The portfolios are built for long-term growth - you'll need to invest for at least five years - and not designed for those looking to get an income from their investments. 

What else makes an investment risky?

Beyond the risks posed by the assets themselves, there are other risks investors should account for:


Inflation risk


Inflation risk is the threat of rising prices eroding the buying power of your money. 

This can be a particular problem if you’re retired, as your hard-earned savings will become less and less valuable in real terms.

With few savings accounts offering interest rates that keep up with inflation, taking on some risk by investing, with its promise of higher returns, could mitigate inflation risk.

Find our more: are you ready to invest?


Specific risk


If you invest in individual company shares, there's always a chance that unforeseen events will scupper your portfolio. Some shares will fluctuate more than others, but no company is completely immune to volatility.

The key to avoiding specific investment risk is diversification. 

The best and cheapest way to spread your risk is to invest in pooled investment funds, such as unit trusts or investment trusts. They're called pooled investments because you pool your money with other savers to buy a wide range of shares.

Find out more: how to diversify your portfolio


Market risk


Market risk is where an entire stock market begins to fall. 

If sentiment turns against UK shares, for example, share prices could start to fall across the board, even if the prospects for particular sectors or companies are unchanged.

A good way of avoiding market risk is to invest your money gradually and invest for at least five years, giving your investments time to recover.

You can also reduce market risk by investing in a variety of stock markets around the world.

Find out more: investing a lump sum vs regular savings


Currency risk


If your money is invested in stock markets outside the UK, you'll face currency risk. Wherever your money is invested, it will have to be converted into sterling when you want it back. As a result, movements in the exchange rate will affect the value of your investment – this can work in your favour or against you.

You can limit currency risk by diversifying, for example through an international fund that spreads its investments around the globe, or by hedging your position – ie, investing in currency related investments to ensure that you never lose additional money due to movements in the currency.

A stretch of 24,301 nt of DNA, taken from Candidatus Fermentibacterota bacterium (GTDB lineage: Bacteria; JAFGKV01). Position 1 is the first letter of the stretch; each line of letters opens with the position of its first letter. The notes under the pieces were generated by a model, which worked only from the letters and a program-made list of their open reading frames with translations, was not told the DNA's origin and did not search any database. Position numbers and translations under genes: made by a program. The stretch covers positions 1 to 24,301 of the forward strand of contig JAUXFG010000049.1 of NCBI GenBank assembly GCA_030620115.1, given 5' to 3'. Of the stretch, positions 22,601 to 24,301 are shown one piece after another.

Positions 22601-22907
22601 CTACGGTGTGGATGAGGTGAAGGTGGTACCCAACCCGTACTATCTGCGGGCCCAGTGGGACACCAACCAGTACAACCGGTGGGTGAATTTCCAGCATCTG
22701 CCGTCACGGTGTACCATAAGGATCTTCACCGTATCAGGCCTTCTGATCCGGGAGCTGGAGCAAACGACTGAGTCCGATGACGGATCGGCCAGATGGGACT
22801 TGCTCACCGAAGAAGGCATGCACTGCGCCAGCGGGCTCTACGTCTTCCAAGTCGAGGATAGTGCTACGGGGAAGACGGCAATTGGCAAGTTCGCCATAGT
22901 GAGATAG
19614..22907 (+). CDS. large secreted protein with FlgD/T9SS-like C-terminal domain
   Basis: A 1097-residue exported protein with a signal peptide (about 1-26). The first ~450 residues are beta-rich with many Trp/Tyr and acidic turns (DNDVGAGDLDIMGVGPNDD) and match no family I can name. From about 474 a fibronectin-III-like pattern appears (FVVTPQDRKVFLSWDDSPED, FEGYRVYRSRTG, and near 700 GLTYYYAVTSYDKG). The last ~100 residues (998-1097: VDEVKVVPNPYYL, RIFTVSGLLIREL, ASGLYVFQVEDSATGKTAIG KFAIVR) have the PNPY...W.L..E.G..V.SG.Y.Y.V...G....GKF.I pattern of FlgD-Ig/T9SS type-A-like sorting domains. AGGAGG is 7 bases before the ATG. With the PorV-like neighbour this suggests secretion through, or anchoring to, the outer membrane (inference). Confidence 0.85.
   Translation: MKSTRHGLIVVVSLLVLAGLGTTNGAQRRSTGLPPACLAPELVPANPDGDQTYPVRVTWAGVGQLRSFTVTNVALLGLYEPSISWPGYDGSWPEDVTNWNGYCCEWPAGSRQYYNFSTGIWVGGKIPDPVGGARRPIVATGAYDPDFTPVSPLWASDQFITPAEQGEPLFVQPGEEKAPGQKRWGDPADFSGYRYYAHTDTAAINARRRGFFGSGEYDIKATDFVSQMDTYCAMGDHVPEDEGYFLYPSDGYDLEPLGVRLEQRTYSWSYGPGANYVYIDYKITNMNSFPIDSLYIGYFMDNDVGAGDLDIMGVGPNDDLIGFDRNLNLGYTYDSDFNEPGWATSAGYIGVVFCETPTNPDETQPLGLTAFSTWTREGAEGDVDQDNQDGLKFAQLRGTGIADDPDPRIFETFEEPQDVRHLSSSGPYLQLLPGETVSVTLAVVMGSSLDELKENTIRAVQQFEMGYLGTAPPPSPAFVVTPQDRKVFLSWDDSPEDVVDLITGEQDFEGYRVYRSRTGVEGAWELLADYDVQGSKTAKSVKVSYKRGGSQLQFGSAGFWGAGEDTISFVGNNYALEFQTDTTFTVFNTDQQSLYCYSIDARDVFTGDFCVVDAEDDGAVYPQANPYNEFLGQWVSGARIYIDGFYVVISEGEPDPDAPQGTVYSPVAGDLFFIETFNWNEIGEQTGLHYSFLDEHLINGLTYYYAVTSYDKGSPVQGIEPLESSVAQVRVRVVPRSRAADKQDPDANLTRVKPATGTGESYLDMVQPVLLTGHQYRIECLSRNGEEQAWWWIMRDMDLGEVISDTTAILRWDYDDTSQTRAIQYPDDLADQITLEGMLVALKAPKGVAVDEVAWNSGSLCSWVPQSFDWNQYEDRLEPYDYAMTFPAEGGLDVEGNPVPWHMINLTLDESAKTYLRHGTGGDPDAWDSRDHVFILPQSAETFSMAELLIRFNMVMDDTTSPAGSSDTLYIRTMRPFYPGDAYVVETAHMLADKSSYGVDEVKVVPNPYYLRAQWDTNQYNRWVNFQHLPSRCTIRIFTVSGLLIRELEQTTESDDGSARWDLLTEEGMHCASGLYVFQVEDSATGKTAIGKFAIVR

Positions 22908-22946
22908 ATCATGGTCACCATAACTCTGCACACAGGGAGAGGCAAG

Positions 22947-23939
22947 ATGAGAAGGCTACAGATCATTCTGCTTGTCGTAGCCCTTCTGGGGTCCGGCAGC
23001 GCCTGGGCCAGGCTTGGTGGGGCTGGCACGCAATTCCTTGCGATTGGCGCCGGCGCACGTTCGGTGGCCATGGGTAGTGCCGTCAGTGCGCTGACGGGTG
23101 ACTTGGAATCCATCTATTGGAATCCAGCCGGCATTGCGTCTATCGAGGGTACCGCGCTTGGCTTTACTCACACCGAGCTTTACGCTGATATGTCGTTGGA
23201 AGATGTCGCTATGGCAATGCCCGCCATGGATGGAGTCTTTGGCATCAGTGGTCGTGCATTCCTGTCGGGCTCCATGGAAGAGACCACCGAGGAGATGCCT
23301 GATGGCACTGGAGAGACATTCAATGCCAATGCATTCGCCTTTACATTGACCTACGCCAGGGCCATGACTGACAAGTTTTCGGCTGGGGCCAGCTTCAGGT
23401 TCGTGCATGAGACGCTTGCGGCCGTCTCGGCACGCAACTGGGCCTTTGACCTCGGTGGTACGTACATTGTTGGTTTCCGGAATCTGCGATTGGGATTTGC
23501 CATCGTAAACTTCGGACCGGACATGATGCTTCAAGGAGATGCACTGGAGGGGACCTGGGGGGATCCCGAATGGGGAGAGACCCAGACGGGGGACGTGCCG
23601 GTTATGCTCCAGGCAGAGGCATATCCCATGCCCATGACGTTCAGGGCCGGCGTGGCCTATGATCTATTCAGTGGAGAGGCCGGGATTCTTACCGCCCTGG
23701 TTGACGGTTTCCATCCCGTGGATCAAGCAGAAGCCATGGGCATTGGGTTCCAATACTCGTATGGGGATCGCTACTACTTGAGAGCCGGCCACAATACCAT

Some funds that invest overseas do the hedging for you. Alternatively, you can avoid currency risk by sticking to the UK, but this increases your market risk.


Manager risk


There is a huge variation in the investment performance of individual managers of unit and investment trusts.

So while some of the best fund managers may consistently beat their benchmarks and deliver the kind of returns that you hope for, they're extremely difficult to pick.

Buying an index-tracking fund should remove the risk of picking a bad manager, as these simply match their chosen index. Index trackers tend to have lower charges than funds where managers try to beat the market.

Find out more: active vs passive investment

What can I do about investment risk?

Following some simple rules can help you deal with investment risk.

  • The greater return you want, the more risk you'll usually have to accept.
  • The more risk you take with your investments, the greater the chance of losing some or all of your initial investment (your capital).
  • If you're saving over the short-term it's wise not to take much capital risk. So what you are investing for and when you'll need access to your money will have a big impact on what types of investments are right for you.
  • If you're investing for the long-term you can afford to take more risk as your money has more time to recover from falls in the markets.
  • Investing in share-based assets has historically proved to be the best way for providing growth that outstrips inflation. There is a risk attached but, when you invest over the long-term, there is more time to recover your losses after a fall in the stock market.

Find out more: Fund supermarkets reviewed – our unique ratings of leading investment brokers.